On Top of the World
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It's astonishing to think a stunning Victorian home, situated at the top of Theresa Street, has been in existence for as long as Canada has been a country.
Located on the highest natural elevation in the downtown core, the property overlooks Collier Street, boasts stunning views of Kempenfelt Bay and is considered one of the highest quality estates in the city.
Almost 150 years old, this three-storey home has more than 10,000 square feet of finished space, main floor living room, family room, library, dining room, large kitchen with harvest table, various sitting areas, side-entry mudroom and two staircases leading to the upper levels. Six bedrooms including the master are located on the second and third floors, in addition to a sewing room, laundry room, children's library and additional TV areas.
While grand in size, the house is everything a family home should be – warm, inviting, full of character and charm, and lived in.

This feeling is instant from the moment you step onto the manicured property and pass through the home's main entrance. Period mouldings and doors, stunning oak staircase and warm paint tones in the foyer set the stage for what's in store.
To the left of the foyer is the library and homeowner's office. An original space in the home, only the shelving was updated to better support the vast collection of literature that resides. Yet, it's the fireplace that catches your eye as you step into the room. It was moved to the library when restoration work began in 1995, its story unravelled further as repairs to it commenced.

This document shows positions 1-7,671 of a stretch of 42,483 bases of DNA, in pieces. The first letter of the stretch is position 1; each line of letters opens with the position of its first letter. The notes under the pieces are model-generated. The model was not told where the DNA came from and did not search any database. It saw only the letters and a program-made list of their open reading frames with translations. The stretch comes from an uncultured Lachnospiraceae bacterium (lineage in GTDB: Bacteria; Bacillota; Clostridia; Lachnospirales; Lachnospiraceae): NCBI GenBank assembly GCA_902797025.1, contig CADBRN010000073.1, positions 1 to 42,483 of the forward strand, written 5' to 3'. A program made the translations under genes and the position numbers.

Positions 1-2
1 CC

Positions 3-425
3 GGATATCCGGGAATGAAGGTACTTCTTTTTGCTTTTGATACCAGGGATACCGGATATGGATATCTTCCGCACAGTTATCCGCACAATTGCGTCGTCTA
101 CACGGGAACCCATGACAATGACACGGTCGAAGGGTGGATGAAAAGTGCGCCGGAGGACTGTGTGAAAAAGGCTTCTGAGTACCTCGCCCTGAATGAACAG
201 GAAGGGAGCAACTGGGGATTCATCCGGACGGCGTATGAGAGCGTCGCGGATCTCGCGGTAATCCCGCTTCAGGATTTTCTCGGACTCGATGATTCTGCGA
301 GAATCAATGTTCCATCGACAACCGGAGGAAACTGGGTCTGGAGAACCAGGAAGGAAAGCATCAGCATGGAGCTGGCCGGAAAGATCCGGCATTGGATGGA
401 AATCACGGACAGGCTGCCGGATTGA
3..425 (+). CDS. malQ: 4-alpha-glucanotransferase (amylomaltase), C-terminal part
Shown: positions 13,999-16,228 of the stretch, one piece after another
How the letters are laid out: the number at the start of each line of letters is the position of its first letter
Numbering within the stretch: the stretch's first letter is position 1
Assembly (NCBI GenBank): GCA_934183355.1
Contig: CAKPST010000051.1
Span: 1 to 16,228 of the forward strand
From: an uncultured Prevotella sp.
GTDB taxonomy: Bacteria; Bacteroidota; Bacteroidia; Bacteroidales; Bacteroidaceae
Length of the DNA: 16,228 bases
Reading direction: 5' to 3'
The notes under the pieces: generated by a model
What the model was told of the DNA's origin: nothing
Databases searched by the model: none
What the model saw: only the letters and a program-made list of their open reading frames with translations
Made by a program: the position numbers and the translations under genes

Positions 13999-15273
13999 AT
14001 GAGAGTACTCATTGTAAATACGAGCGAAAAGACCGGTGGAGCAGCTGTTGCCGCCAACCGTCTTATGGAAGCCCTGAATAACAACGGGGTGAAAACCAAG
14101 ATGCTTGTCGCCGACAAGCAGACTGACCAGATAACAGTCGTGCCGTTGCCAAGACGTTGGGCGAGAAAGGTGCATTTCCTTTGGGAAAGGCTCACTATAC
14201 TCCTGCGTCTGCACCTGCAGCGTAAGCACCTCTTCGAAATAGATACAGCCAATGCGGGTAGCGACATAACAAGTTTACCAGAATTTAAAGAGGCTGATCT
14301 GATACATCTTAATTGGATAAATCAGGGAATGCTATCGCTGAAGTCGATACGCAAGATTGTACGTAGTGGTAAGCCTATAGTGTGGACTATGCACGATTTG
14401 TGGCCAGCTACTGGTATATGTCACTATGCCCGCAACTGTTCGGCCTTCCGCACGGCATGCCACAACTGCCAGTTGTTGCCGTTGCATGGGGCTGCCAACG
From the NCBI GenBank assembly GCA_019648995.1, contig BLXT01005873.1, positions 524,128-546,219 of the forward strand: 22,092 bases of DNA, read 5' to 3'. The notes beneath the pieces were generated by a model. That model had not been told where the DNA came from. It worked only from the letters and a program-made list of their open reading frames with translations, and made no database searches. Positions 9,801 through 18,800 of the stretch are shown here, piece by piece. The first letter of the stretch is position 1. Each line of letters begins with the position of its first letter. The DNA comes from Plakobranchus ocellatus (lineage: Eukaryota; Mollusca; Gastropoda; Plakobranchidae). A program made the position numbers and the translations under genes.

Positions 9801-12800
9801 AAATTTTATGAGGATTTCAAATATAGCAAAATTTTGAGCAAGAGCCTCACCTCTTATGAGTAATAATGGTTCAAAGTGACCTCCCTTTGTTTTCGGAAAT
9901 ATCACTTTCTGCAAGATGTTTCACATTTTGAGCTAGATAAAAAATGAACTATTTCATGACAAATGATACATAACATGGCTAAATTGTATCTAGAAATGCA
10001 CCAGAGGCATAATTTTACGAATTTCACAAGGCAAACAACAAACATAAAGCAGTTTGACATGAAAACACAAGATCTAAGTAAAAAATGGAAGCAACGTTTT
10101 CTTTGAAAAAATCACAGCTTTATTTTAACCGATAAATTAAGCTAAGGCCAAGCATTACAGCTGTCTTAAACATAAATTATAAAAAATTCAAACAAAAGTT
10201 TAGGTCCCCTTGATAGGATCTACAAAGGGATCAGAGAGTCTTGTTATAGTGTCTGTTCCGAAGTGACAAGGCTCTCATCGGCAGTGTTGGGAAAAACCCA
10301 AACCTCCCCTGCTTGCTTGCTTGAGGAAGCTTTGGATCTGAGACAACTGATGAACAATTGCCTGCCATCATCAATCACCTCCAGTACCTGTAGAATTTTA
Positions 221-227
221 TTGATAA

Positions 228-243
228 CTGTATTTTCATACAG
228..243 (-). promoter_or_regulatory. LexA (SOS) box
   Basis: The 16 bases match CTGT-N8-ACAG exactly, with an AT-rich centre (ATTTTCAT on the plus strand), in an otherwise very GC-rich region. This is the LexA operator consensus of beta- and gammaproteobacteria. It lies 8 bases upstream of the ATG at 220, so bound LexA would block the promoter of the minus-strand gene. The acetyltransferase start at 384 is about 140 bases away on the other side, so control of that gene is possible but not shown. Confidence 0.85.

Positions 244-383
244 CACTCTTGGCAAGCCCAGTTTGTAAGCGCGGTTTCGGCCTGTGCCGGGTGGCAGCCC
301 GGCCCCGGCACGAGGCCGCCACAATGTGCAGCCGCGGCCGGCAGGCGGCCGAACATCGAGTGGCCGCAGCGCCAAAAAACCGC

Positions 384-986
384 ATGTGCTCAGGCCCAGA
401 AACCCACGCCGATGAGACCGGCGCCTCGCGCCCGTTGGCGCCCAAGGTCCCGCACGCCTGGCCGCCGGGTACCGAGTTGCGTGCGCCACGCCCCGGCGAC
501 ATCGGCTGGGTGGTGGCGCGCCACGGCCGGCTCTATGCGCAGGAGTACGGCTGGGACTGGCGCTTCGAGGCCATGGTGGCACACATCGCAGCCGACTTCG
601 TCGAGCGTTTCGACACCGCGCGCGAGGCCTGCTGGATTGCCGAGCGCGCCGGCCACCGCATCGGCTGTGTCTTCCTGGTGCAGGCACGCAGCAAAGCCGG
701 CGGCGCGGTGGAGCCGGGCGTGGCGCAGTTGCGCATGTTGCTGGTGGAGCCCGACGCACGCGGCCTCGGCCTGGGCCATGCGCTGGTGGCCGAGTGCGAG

“This fireplace is composed of seven pieces of slate with a marble mantle that holds them all together. Initially, it was painted black (marbleized), as this was something they did around the turn of the 20th century, late 1890s, so that it looked like black marble. I wasn't fond of the colour, so I had someone come in to clean it up. What they uncovered was this green English slate,” says the homeowner. He notes that it was most likely mined between 1800 and 1825 in a quarry just north of London, England known to produce this green slate. Once a possession of the home's initial owner Judge Ardagh, the fireplace made the journey overseas in the mid-1800s and took up residence in this Barrie home.
And while the home does have its fair share of historical features, it also encompasses the homeowner's personal tastes and flair.
“We loved the house when we bought it in 1994, but then as we started to renovate and restore it, I think we both loved it even more,” says the homeowner. “Preservation was important to us and it was important that things were done right, however, there are also many changes and we've incorporated our own personal style too. We didn't do anything for show, we did everything in the taste of the house, as our goal was to create a liveable space for a large family.”
Moving into the living room, elegantly decorated with plush cream couches and stunning art work, it's the large bay window that initially drawn you in. “I always liked the tall windows,” says the homeowner, as he points to the original latches that are still in working order. Framed by 150-year-old California shutters and dressed with lush custom drapery made by a family friend, the space is anything but stuffy. The once coal fireplace has been updated with gas, while a modern stone mantle frames it out.


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